I think the only place that I had to consider cultural differences was in Cairo. I was directing TARTUFFE, and at the core of the play is an attempted seduction. There were some specific issues around physically touching between men and women that had to be navigated. The cast was very open and the restrictions created some amazing opportunities for storytelling.

Have you found any noticeable differences in theatre audiences' responses from country to country?

I think the biggest difference is if an audience sees a play performed not in their native language. Sometimes, particularly with comedies, there may be a delay before the laugh line really lands and the audience responds. That can make the rhythm of the scene a little rocky for the actors.

Is there one lesson you always include in your classes? One Direction you always include in your rehearsals?

Interview: Director Jane Page On HUMAN ERROR & New Forms of Storytelling I always try to express my gratitude to everyone in the room involved in the project. This is true in a classroom or rehearsal hall. It is a privilege to work in the theatre and to be with people who are dedicated to creating the experience of a shared event.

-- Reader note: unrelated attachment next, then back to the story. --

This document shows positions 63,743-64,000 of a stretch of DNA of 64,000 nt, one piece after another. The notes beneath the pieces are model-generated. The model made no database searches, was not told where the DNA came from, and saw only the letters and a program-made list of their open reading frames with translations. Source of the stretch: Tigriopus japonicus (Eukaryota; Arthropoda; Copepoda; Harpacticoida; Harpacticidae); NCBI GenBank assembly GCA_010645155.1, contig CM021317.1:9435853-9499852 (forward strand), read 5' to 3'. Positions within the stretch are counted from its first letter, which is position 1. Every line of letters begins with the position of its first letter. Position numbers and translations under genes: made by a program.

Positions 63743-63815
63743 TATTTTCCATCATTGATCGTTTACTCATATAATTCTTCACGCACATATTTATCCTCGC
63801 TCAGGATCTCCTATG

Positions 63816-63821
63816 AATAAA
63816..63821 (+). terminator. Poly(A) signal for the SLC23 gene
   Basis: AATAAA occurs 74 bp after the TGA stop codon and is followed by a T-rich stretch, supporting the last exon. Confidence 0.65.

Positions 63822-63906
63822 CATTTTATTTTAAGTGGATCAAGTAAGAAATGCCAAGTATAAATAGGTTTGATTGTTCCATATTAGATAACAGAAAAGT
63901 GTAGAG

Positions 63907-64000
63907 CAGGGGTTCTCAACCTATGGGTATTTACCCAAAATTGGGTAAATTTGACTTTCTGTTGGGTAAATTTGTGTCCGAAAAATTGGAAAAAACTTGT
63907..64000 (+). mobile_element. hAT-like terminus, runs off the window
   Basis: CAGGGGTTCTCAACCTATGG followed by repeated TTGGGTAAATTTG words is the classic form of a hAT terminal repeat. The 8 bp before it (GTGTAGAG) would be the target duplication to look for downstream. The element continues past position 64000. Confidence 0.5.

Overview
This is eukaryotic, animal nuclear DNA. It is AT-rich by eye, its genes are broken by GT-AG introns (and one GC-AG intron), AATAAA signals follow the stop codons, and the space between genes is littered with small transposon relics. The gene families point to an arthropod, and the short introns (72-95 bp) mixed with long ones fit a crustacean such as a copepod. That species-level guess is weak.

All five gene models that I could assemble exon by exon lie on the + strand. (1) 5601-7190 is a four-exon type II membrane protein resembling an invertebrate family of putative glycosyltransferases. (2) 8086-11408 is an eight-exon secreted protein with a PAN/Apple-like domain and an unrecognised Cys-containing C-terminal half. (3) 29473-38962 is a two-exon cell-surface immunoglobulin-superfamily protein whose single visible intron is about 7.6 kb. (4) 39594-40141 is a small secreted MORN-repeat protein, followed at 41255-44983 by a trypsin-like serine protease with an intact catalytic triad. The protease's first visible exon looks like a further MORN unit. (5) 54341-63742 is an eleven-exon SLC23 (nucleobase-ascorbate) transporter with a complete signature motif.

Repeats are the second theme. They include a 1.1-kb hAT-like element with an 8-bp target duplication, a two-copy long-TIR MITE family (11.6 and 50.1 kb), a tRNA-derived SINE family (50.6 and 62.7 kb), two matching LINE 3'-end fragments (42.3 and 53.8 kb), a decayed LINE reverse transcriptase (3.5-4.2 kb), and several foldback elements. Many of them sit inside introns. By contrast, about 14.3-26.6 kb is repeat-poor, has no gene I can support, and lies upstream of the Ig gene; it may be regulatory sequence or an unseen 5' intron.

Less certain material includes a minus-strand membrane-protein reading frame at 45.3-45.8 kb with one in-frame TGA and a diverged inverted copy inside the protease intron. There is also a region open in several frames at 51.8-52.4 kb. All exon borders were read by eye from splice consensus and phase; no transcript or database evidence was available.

Which gave you more gratification: winning the Fringe First Award at the Edinburgh International Festival? Or UCI naming you Professor of the Year in 2015?

These were both remarkable awards. I was thrilled and humbled to receive both.

Do you envision more online productions in the future, even as live theatres open up?

I think as long as we are dealing with shelter-in-place restrictions, there will continue to be online productions. There has been an explosion of opportunities and experiments that people are taking advantage of right now.

But, I also know that people long to be back in a room experiencing a story with a group of people in three-dimensions. So, hopefully we will be able to do that soon. When it is safe... for everyone.

But now, we have a new form of storytelling, and this form will expand theater making in the 21st-century. And who knows where all of this "Zooming" around will take us? And what will be the next form to emerge?

What encouraging words would you give today to our theatre community or to your home-bound students?

Hopefully, we are all gaining patience and compassion as we move through these very difficult times. Theatre is a powerful tool to reach out, to tell stories, and to stay connected. We have a responsibility to do all of that! We must stay connected.

Thank you again, Jane! I look forward to viewing HUMAN ERROR on my computer screen!

For Zoom access to screen HUMAN ERROR online June 15 through June 29, 2020; log onto